On my never ending march across the web, I came across an interesting blog post on CNET highlighting that patent filings so far in 2009 have dropped significantly from previous years. Matt Asay highlights that some reports see this as a clear indication of the bad economy and what a detrimental impact it will have on innovation. Matt and other reporters take the stance that in fact such a drop may help innovation; that perhaps significant number of patent fillings in recent years are simply not legitimate and pointless. However, factually, I’m not sure if that’s necessarily accurate; because there does not seem to be a system in place to quickly and easily analyse patents, their nature and their impact within an industry. So its difficulty to say the rising number of patents in previous years was simply the ever growing number of at-home inventors (or programmers) desperate to lock in a patent and their million-dollar dream.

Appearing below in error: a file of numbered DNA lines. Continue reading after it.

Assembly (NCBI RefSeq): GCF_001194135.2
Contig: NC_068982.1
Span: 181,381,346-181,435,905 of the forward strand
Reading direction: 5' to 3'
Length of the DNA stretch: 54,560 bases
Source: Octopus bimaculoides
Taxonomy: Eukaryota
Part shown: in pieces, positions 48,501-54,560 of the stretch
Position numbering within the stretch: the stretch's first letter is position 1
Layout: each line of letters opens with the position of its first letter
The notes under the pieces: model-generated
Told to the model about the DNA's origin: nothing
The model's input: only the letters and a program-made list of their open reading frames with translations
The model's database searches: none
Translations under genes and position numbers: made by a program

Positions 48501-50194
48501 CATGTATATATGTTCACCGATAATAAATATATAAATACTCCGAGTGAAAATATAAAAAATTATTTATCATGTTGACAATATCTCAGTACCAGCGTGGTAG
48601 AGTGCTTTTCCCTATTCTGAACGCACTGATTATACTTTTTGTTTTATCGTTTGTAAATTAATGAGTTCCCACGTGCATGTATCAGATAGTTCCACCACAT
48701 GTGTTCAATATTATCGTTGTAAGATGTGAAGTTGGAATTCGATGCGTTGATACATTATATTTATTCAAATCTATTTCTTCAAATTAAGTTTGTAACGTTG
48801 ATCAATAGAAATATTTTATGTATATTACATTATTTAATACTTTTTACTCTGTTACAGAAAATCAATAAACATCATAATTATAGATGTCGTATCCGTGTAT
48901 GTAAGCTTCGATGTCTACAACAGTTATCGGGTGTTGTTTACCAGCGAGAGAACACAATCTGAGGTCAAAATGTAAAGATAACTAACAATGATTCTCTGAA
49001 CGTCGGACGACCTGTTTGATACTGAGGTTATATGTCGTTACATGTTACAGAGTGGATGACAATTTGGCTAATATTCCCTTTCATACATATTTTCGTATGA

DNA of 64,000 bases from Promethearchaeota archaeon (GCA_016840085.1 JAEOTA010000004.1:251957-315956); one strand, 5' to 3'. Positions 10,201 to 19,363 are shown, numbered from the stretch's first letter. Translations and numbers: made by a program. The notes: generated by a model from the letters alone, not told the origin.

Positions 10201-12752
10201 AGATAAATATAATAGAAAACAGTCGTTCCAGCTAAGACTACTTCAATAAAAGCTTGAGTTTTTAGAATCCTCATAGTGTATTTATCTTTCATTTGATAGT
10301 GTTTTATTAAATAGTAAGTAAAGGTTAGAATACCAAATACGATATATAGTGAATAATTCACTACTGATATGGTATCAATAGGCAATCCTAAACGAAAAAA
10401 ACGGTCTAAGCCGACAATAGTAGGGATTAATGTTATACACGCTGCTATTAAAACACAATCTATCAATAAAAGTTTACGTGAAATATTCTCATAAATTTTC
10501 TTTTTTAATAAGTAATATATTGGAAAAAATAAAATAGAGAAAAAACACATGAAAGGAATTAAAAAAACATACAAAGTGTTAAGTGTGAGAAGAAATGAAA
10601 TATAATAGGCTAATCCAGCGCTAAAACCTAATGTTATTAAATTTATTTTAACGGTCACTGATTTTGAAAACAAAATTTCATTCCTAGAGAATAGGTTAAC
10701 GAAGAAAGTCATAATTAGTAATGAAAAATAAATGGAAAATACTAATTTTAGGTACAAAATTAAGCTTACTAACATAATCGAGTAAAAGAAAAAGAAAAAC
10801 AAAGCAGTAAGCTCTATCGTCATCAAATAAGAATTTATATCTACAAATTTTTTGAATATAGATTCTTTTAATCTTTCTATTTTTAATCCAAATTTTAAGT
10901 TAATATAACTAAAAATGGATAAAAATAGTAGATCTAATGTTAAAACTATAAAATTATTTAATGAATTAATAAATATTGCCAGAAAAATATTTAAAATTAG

- First to File: Moving to a first-to-file system that credits invention based on the filing date of the patent application rather than on the date of actual invention.
- Damages: Must look to the invention's "specific contribution over the prior art" to determine damages.
- Expanded Reexamination Proceedings: Reexaminations may be requested based on published prior art, or evidence of prior public use or sale in the US.
- Additional Post Grant Review: Within 12 months of issuance, a third party can file a cancellation petition based on any ground of invalidity (rather than simply prior art).
- Patent Litigation Venue: "A party shall not manufacture venue by assignment, incorporation, or otherwise to invoke the venue of a specific district court."